I have complete access to my husband and his love because I am his wife, his equal.  It’s always been that simple.

I’ve subconsciously applied the same relational expectations to God. He knew me before He formed me.  I am fearfully and wonderfully made. He calls me chosen.  He calls me daughter.  I have direct access to Him because I am His. I do not have to shrink or climb down a few notches on a patriarchal spiritual ladder to prove to others I am engaging with God “the right way.” God doesn’t call for women to be martyrs, to kill off our genuine selves, who He created us to be, in some misguided attempt to fulfill a man-made model of what a Biblical woman looks like and acts like.

God also doesn’t order men to babysit a woman’s spiritual gifts, deciding for her when and where and how she is able to exercise her God-ordained talents.

Jesus died to set us free, to liberate each of us from the legalistic chains of bondage created by patriarchal hierarchies: “There is neither Jew nor Gentile, neither slave nor free, nor is there male or female, for we are all one in Christ Jesus.” Galatians 3:28  

God demands, “Give them up…Do not hold them back. Bring my sons from afar and my daughters from the ends of the earth—“ Isaiah 43:6

God longs for his children, all of his children, to be liberated back to Him. Liberated from what?  Anything or anyone who prevents His sons and daughters from having full access to their Father, to their Creator, to the great I Am.

“Do not hold them back,” but that’s exactly what we’re doing to women and young girls in the church today. When a woman’s efforts to participate fully in a relationship with Christ are hindered, she is being held back from God. Many prescribe to theological rules which build walls between God and his daughters.  Silencing women in the house of God is a wall.  Barring women from leadership in the church is a wall.  Positioning women beneath the spiritual headship of men in marriage is a wall.  In each of the aforementioned situations, the barricade between God and his daughters is a man.  God wants his daughters brought TO Him, not pushed further AWAY FROM Him.  He demands the right for his daughters to have direct, unlimited, unsupervised, unguarded, uncensored access to Him.

Jesus echoes the verse from Isaiah during his interactions with Mary. When Mary breaks many traditions and customs by letting her hair down and anointing Jesus with rare and expensive oil, the men chide her. Their disapproving murmurings upset Jesus, who commands them to “leave her alone” (Mark 14:6).  Many believe Jesus’ reprimand was fueled by the disciples’ focus on the wastefulness of the expensive oil, as Mary applied it abundantly, without concern for the monetary loss.  I feel his command goes beyond the superficiality of the oil.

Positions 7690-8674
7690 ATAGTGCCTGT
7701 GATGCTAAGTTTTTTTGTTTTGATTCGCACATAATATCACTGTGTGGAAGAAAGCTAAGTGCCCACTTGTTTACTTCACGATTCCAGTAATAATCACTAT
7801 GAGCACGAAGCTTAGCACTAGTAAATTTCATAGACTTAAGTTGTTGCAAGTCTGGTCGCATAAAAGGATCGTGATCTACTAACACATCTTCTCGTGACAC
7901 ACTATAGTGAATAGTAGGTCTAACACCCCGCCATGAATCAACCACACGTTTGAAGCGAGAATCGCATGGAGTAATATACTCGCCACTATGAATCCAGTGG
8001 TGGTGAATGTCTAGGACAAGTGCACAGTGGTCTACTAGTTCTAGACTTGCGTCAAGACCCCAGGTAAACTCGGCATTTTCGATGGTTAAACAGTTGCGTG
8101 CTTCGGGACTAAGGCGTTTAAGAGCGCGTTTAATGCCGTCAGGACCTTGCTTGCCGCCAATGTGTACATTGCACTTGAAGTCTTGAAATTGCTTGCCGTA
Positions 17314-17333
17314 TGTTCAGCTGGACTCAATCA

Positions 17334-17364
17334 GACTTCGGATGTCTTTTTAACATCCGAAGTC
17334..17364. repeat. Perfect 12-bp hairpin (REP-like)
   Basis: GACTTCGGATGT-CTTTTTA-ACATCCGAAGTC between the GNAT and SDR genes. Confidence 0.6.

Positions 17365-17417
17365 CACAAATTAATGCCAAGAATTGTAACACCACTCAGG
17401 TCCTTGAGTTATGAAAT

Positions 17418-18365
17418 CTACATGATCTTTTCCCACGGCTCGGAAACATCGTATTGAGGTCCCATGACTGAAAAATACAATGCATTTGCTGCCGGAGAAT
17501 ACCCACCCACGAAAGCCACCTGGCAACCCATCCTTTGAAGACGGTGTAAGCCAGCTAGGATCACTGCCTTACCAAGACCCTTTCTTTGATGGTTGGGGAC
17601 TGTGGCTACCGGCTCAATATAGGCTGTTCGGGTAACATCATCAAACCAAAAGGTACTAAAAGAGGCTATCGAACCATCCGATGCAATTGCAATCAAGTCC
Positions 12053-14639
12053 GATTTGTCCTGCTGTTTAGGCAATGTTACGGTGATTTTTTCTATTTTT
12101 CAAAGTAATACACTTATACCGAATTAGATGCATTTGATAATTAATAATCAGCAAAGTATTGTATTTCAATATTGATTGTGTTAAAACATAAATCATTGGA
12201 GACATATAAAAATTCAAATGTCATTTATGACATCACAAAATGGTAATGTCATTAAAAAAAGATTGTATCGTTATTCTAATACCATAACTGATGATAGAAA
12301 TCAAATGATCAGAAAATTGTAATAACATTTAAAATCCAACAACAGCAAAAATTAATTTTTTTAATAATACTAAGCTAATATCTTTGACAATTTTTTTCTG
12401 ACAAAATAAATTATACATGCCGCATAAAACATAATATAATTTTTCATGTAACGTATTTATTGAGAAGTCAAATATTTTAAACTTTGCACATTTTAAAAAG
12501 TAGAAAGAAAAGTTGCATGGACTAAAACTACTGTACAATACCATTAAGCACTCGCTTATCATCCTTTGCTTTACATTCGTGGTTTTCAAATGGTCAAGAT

I believe Jesus admonishes his disciples because they were attempting to get in between Jesus and Mary; their indignation would have stopped Mary from doing “a good work” in the name of Jesus (Mark 14:6).

If Jesus looked beyond the many customary practices broken by Mary in her strivings to honor Him and show her faith in Him, we should be doing the same in every church today. Women who long to use their gifts and share their testimonies in an effort to glorify God should be commended, not censured.  Mary did not ask permission, she did not pass the oil off to one of the many men present in the room, and she did not shrink into the shadows, observing from a culturally acceptable distance. She sat with Him, she conversed with Him, she touched Him, she anointed Him, and He welcomed her worship.

How then would Jesus respond today to women who exalt Him and demonstrate their love for Him outside of some churches’ traditional patriarchal hierarchies? I think it’s abundantly clear.

A woman preaches the Word of God……leave her alone.

A woman assumes an equal role as spiritual leader in her home…….leave her alone.

A woman leads with her gifts of the spirit in the church…….leave her alone.

Stop hindering the daughters of Christ who work “a beautiful deed” in the name of their Father (Mark 14:6).

Leave us alone.